Mr. Strauss

Under the conditions set out in Clause 57. I talked about that for a long time this afternoon, and I do not want to repeat it.

Mr. Thorneycroft

I would not ask the hon. Gentleman to repeat anything. We have the Minister coming along and saying that these provisions are a little complicated, but any bona fide trader—whatever the right hon. Gentleman means by that—who comes along will in fact be given this right. I wonder When I read Clause 57, I read it in a directly contrary sense. I do not make any accusations against the Minister in this matter. Perhaps he has not read the Clause, or else has forgotten about it. I will give the Parliamentary Secretary the reference. It is Clause 57 (3, b). If he will look at that he will find that the Commission can come along to the tribunal and represent that it would be against their interest—not the traders' or the public's interest—to have that competition from that particular "C" licensee. The true facts were those so admirably set out yesterday by my hon. and gallant Friend the Member for Antrim (Major Haughton), who speaks with great knowledge on this subject, and who has had experience of this kind of operation. He said that the overhead factor in this vast bureaucratic machine set up there had been the freedom given to the "C" licence holder. In Northern Ireland it had been of great value and had given a sense of security and fairness, and had spurred on the transport organisation. Why do not they do the same thing here? Why are they so fearful of it? As the senior Burgess for Oxford University (Sir A. Salter) pointed out, so far as the free section are concerned, they are subject to that and subject to it with a 15-mile bias in favour of the "C" licence holder. If free hauliers can face up to that, surely, the Government can face up to a little competition from the "C" licensees.

I do not want to speak for much longer, but there is one further criticism of monopoly I should like to make, because it is monopoly that we are discussing. I believe that the great evil of monopoly is that it will stabilise, or tend to stabilise, the transport system of the country. There is a sort of tendency in all generations to think that they have reached the final stage in industrial and technical development. All history will not teach them the vanity of their conceit. In point of fact, it is only within a comparatively small space of years that we have seen stage coaches replaced by a great development of the railway system, the invention of the internal combustion engine, tar macadam, road competition and the beginnings of civil aviation. Immense developments, it is true, but that is only the beginning and not the end of the story. Suppose that before the story started there had been a transport commission looking after the railways. Imagine the attitude of those great Victorian commissioners who, when the first gentleman was walking along a dusty road with a red flag, were asked for permission to create a road haulage system. Think of the contempt and scorn that would have been poured upon them, particularly if it had been State capital involved rather than private capital. What chance would there have been of these developments which, with all their problems, have been of inestimable benefit in creating the wealth and prosperity of this country.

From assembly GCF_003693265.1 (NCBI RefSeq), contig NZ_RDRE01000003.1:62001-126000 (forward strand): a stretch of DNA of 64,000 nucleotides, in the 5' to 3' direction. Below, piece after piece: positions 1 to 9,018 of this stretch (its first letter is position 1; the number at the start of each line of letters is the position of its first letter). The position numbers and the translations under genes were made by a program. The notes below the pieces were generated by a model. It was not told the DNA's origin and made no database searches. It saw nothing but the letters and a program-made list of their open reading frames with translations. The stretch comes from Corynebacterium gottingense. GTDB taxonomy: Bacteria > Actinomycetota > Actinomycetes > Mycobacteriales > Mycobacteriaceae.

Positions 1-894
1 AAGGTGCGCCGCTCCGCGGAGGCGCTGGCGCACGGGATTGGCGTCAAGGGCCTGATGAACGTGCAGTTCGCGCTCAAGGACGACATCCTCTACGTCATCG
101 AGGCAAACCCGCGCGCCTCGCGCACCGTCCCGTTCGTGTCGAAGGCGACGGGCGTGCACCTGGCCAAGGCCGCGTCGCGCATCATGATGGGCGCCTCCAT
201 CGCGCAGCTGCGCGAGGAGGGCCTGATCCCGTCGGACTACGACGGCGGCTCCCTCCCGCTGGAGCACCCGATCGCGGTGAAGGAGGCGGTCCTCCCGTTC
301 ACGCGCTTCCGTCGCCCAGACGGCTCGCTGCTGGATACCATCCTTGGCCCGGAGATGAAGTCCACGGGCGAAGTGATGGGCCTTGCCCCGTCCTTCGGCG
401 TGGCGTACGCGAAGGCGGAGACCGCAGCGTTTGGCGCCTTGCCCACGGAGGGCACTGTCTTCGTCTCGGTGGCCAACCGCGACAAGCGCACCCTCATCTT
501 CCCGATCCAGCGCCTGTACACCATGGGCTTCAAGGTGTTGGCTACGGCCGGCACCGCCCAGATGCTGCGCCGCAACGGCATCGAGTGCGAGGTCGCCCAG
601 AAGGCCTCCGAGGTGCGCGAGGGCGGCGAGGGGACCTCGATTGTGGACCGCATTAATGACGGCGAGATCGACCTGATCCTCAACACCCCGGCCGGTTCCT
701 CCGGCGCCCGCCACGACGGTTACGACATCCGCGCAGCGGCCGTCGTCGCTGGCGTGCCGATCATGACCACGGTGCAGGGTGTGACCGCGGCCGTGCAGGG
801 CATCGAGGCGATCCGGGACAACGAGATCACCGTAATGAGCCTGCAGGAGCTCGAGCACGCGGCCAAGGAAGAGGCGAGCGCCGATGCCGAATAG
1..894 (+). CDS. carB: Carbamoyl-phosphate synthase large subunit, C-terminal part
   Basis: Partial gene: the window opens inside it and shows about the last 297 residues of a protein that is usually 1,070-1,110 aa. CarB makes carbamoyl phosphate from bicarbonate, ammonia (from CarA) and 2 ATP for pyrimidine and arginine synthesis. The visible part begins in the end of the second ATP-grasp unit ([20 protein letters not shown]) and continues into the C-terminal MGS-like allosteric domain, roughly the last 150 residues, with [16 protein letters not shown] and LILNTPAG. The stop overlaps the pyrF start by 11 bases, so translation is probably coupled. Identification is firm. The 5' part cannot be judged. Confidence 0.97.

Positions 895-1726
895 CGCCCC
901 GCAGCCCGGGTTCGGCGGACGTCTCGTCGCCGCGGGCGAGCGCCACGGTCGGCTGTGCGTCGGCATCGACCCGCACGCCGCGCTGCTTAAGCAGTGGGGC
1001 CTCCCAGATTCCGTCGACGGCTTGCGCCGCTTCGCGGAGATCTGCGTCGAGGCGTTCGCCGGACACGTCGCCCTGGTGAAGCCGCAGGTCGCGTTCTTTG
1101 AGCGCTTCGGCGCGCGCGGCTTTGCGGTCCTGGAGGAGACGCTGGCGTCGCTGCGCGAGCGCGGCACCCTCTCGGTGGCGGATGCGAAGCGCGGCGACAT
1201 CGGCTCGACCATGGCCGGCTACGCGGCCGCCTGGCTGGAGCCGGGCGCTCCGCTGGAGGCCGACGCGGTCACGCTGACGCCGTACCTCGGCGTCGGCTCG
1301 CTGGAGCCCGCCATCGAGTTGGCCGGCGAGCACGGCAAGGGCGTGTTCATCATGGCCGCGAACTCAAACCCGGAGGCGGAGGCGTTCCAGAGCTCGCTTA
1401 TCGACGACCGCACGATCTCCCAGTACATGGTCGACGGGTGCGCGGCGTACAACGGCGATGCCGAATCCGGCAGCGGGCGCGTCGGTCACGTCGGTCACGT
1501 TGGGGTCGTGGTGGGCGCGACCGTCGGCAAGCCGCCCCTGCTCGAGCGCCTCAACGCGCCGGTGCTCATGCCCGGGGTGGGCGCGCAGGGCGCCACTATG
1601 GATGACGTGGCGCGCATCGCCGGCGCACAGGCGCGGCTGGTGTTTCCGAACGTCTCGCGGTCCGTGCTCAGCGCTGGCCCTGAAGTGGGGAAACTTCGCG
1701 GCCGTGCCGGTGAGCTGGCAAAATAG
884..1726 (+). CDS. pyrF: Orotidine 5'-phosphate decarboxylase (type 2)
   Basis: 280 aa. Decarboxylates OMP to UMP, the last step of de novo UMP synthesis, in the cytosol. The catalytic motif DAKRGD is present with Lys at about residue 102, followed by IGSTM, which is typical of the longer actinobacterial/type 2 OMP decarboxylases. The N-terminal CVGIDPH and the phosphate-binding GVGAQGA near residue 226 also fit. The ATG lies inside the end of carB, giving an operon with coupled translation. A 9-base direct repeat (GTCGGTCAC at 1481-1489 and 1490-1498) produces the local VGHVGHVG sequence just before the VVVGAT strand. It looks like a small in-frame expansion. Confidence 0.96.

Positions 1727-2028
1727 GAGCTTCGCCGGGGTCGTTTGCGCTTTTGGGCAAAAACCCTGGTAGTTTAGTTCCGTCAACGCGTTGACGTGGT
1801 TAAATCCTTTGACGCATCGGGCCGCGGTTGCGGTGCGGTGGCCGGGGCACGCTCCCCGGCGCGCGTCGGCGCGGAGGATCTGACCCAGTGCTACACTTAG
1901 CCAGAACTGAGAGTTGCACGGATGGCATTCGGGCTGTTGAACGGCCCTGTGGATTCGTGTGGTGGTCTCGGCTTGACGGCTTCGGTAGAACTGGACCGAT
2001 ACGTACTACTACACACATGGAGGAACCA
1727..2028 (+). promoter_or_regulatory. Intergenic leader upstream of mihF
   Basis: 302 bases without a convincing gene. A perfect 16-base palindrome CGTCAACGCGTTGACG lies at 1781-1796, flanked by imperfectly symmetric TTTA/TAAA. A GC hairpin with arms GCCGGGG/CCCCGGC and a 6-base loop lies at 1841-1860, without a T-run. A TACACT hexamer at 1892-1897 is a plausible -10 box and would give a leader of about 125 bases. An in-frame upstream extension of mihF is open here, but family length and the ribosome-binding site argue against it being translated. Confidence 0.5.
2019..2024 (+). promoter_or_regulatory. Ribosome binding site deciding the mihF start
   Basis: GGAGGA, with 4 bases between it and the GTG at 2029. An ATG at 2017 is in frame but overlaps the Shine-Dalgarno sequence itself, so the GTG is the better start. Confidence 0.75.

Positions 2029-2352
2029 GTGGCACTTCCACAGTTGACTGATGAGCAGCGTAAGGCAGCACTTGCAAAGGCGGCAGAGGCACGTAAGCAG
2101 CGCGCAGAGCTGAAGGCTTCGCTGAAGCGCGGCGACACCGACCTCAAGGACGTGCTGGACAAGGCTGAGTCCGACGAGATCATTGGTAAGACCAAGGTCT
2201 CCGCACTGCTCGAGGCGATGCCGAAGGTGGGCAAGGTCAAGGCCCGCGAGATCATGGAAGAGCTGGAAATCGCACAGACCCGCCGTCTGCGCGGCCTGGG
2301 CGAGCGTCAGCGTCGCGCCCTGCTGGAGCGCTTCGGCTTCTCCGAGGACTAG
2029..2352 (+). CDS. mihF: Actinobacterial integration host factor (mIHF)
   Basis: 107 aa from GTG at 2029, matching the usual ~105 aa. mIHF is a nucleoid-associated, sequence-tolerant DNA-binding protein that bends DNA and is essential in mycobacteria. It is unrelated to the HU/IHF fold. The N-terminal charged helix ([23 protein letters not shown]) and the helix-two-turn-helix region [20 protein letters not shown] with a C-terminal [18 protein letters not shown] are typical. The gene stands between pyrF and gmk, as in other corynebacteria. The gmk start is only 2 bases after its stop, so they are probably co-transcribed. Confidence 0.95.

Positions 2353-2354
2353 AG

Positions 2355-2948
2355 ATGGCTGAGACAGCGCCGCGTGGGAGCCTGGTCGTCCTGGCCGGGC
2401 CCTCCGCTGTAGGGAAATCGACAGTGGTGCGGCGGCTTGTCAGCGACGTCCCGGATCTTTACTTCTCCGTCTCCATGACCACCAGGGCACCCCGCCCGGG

I oppose monopoly because it seems to me to substitute for that free development the arbitrary decisions of a great Commission. I do not believe that any commission, however much it might desire to do so, can get that kind of development. What should we do then? First of all, let us stop this chant about coordination, integration and unification. It goes on and on, and the Ministry of Transport is absolutely riddled with it. People do not understand what they are talking about, and it has become practically meaningless. The key to the transport policy does not depend upon some trick of organisation of the transport industry. It depends upon expanding production. If there are goods and passengers to be carried, then transport is prosperous. If the nationalised coalmines are producing coal, if the Minister of Health is building houses, and if the Chancellor of the Exchequer and his colleagues arrange matters so that people wish to come as tourists instead of not wishing to come, then transport is prosperous. If those things are not happening, then transport is poor, and the matter cannot be got over by some trick of organisation.